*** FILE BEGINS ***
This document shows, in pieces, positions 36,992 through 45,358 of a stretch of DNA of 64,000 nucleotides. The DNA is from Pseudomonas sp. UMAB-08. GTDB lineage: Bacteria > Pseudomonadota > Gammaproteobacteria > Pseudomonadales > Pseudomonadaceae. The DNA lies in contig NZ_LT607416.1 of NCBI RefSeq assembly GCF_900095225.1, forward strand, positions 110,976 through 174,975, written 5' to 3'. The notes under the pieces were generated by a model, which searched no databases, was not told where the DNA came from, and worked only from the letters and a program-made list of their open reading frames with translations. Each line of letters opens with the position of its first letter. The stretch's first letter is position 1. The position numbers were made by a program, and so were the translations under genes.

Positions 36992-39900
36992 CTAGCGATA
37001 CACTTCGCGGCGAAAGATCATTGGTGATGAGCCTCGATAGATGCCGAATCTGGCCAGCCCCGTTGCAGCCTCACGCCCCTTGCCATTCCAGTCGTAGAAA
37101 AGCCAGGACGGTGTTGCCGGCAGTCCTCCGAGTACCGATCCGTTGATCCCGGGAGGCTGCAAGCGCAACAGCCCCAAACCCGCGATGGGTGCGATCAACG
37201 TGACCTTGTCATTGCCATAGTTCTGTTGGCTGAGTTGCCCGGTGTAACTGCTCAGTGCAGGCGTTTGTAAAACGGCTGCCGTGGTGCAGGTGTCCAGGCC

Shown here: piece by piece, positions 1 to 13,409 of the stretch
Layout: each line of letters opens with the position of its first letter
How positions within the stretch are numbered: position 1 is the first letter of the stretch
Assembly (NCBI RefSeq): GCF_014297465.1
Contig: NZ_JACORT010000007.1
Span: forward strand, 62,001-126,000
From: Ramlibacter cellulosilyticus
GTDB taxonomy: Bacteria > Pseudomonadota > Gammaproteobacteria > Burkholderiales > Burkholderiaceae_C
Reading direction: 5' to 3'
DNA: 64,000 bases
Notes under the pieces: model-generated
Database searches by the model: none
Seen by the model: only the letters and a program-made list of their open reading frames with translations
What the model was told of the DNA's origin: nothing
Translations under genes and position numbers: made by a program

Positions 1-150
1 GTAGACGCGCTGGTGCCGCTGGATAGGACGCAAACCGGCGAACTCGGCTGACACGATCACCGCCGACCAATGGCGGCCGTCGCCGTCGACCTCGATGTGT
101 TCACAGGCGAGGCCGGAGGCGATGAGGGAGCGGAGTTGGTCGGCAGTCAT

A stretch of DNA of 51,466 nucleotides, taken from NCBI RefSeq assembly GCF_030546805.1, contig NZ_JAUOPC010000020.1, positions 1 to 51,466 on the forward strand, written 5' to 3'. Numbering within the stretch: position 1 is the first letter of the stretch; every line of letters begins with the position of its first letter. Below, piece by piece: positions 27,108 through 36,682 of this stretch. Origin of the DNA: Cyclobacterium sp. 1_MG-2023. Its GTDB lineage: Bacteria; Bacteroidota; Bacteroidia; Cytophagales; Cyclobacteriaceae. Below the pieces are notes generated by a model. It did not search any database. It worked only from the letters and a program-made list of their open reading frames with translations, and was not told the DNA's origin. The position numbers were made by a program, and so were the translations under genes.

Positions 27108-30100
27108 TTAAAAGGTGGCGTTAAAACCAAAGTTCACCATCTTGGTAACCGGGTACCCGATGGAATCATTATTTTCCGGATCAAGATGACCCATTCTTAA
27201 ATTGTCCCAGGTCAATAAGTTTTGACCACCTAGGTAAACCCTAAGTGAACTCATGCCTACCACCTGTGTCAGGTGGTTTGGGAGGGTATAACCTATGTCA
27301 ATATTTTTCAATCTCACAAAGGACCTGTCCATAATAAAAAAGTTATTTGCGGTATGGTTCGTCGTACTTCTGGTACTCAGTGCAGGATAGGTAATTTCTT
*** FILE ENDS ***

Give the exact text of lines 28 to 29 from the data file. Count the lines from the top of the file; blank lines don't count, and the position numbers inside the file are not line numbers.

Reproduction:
27201 ATTGTCCCAGGTCAATAAGTTTTGACCACCTAGGTAAACCCTAAGTGAACTCATGCCTACCACCTGTGTCAGGTGGTTTGGGAGGGTATAACCTATGTCA
27301 ATATTTTTCAATCTCACAAAGGACCTGTCCATAATAAAAAAGTTATTTGCGGTATGGTTCGTCGTACTTCTGGTACTCAGTGCAGGATAGGTAATTTCTT